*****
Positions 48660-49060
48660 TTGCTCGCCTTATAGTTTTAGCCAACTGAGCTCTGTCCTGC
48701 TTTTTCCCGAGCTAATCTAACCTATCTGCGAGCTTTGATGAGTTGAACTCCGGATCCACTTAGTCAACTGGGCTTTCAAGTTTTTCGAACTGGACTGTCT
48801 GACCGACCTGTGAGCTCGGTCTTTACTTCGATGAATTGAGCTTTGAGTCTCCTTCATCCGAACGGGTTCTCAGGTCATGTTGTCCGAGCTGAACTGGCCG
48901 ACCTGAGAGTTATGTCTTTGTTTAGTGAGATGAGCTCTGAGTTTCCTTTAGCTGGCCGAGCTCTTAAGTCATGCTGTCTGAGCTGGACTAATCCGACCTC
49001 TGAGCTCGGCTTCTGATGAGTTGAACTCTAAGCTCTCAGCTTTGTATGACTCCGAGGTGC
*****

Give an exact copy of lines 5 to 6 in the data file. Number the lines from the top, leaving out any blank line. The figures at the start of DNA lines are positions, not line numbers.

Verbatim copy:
48901 ACCTGAGAGTTATGTCTTTGTTTAGTGAGATGAGCTCTGAGTTTCCTTTAGCTGGCCGAGCTCTTAAGTCATGCTGTCTGAGCTGGACTAATCCGACCTC
49001 TGAGCTCGGCTTCTGATGAGTTGAACTCTAAGCTCTCAGCTTTGTATGACTCCGAGGTGC